Characteristics of the population eligible for and receiving publicly funded bariatric surgery in Canada
1 Department of Medicine, 2F1.26 Walter C. Mackenzie Health Sciences Centre, University of Alberta, 8440-112th Street, Edmonton, T6G 2B7, Alberta, Canada
2 Alberta Diabetes Institute, Edmonton, Alberta, Canada
International Journal for Equity in Health 2012, 11:54 doi:10.1186/1475-9276-11-54Published: 18 September 2012
Bariatric surgery is the most effective current treatment for severe obesity. Capacity to perform surgery within Canada’s public health system is limited and potential candidates face protracted wait times. A better understanding of the gaps between demand for surgery and the capacity to provide it is required. The purpose of this study was to quantify and characterize the bariatric surgery-eligible population in Canada in comparison to surgery-ineligible subjects and surgical recipients.
Data from adult (age > 20) respondents of the 2007–09 nationally representative Canadian Health Measures Survey (CHMS) were analyzed to estimate the prevalence and characteristics of the surgery-eligible and ineligible populations. Federally mandated administrative healthcare data (2007–08) were used to characterize surgical recipients.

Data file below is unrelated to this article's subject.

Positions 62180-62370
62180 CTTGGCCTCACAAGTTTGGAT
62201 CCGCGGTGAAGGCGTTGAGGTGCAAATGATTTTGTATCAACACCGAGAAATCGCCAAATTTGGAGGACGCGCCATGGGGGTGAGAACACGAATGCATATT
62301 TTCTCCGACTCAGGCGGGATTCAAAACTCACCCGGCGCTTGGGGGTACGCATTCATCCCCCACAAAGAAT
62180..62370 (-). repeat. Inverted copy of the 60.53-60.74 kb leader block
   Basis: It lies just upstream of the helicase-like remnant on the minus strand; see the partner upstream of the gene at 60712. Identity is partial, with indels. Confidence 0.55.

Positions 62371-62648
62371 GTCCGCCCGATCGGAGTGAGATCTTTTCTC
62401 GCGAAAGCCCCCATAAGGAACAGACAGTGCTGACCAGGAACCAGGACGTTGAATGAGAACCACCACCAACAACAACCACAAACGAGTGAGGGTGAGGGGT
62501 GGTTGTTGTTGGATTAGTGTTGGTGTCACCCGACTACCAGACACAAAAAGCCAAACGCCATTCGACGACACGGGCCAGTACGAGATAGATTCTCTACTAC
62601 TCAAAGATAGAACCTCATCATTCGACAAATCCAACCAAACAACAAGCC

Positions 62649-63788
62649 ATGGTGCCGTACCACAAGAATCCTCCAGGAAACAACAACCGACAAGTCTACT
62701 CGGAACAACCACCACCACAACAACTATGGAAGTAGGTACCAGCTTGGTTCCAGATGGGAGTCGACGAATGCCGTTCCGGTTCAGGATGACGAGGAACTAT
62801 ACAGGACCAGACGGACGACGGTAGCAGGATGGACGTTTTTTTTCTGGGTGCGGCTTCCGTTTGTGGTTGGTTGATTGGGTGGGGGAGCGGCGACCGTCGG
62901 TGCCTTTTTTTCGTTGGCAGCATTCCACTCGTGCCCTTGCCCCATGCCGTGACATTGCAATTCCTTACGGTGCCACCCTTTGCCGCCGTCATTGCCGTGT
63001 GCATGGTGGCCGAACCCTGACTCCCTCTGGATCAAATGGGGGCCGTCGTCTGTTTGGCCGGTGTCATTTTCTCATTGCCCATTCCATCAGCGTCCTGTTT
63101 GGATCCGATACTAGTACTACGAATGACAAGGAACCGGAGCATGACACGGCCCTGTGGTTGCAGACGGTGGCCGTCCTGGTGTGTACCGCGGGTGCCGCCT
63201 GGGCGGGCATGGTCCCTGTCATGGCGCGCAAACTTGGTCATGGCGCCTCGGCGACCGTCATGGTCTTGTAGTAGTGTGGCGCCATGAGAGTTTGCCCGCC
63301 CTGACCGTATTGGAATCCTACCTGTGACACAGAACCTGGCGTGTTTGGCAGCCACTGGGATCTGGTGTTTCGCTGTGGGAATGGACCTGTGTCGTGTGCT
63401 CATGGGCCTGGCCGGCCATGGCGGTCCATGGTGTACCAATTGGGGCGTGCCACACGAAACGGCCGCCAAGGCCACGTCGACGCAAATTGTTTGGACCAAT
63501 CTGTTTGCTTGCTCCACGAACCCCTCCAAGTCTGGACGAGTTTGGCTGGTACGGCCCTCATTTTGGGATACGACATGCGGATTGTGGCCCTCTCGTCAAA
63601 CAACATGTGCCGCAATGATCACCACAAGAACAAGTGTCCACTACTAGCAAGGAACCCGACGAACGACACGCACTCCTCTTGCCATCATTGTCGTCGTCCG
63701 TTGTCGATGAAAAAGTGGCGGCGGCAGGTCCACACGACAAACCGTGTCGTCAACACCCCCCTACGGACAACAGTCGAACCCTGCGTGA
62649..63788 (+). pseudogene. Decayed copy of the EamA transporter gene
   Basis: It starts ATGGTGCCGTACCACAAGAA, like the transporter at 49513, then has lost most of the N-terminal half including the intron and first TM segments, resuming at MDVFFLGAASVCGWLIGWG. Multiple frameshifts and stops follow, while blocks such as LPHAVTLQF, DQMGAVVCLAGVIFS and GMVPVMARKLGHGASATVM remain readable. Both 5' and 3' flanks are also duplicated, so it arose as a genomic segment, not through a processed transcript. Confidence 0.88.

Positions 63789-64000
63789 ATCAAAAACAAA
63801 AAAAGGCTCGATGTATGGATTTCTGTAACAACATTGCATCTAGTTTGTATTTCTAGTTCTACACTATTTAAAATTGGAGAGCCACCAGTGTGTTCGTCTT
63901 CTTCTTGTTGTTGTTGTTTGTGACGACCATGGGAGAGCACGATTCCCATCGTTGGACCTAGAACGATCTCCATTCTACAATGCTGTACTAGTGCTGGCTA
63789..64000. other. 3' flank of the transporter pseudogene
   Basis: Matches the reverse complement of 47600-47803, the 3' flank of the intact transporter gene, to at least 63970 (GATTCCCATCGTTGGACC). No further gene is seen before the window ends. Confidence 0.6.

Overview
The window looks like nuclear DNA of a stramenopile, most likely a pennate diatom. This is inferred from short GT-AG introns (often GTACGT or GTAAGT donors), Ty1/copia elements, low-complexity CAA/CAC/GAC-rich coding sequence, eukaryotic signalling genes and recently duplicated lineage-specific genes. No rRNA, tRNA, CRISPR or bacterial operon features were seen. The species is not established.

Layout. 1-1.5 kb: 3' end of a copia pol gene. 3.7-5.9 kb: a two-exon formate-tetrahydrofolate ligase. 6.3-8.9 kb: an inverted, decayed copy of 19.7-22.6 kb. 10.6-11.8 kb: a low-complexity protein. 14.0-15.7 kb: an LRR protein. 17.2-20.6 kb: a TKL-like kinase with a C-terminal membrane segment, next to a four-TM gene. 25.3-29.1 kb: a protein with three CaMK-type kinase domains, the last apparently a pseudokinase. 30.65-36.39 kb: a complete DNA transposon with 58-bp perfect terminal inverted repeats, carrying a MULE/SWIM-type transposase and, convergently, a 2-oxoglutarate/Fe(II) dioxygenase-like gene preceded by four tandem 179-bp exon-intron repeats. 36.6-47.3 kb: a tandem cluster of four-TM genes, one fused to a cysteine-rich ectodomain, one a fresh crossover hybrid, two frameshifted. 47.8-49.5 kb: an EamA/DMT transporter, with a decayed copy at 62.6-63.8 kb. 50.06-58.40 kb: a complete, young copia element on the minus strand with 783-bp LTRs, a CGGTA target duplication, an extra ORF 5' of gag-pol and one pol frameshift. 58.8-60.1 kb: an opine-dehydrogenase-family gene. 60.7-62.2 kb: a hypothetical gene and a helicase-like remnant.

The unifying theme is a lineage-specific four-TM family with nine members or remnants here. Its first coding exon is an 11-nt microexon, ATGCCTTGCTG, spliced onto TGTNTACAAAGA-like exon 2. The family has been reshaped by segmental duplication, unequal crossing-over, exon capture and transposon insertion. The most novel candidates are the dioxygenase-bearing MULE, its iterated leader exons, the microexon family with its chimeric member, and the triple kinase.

In 2007–09, an estimated 1.5 million obese Canadian adults met eligibility criteria for bariatric surgery. 19.2 million were surgery-ineligible (3.4 million obese and 15.8 million non-obese). Surgery-eligible Canadians had a mean BMI of 40.1 kg/m2 (95% CI 39.3 to 40.9 kg/m2) and, compared to the surgery-ineligible obese population, were more likely to be female (62 vs. 44%), 40–59 years old (55 vs. 48%), less educated (43 vs. 35%), in the lowest socioeconomic tertile (41 vs. 34%), and inactive (73 vs. 59%). Self-rated mental health and quality of life were lower and comorbidity was higher in surgery-eligible respondents compared with the ineligible populations. The annual proportion of Canadians eligible for surgery that actually underwent a publicly funded bariatric surgery between 2007–09 was 0.1%. Surgical recipients (n = 847) had a mean age of 43.6 years (SD 11.1) and 82% were female. With the exception of type 2 diabetes, obesity-related comorbidity prevalence was much lower in surgical recipients compared to those eligible for surgery.
The proportion of bariatric surgery-eligible Canadians that undergo publicly funded bariatric surgery is very low. There are notable differences in sociodemographic profiles and prevalence of comorbidities between surgery-eligible subjects and surgical recipients.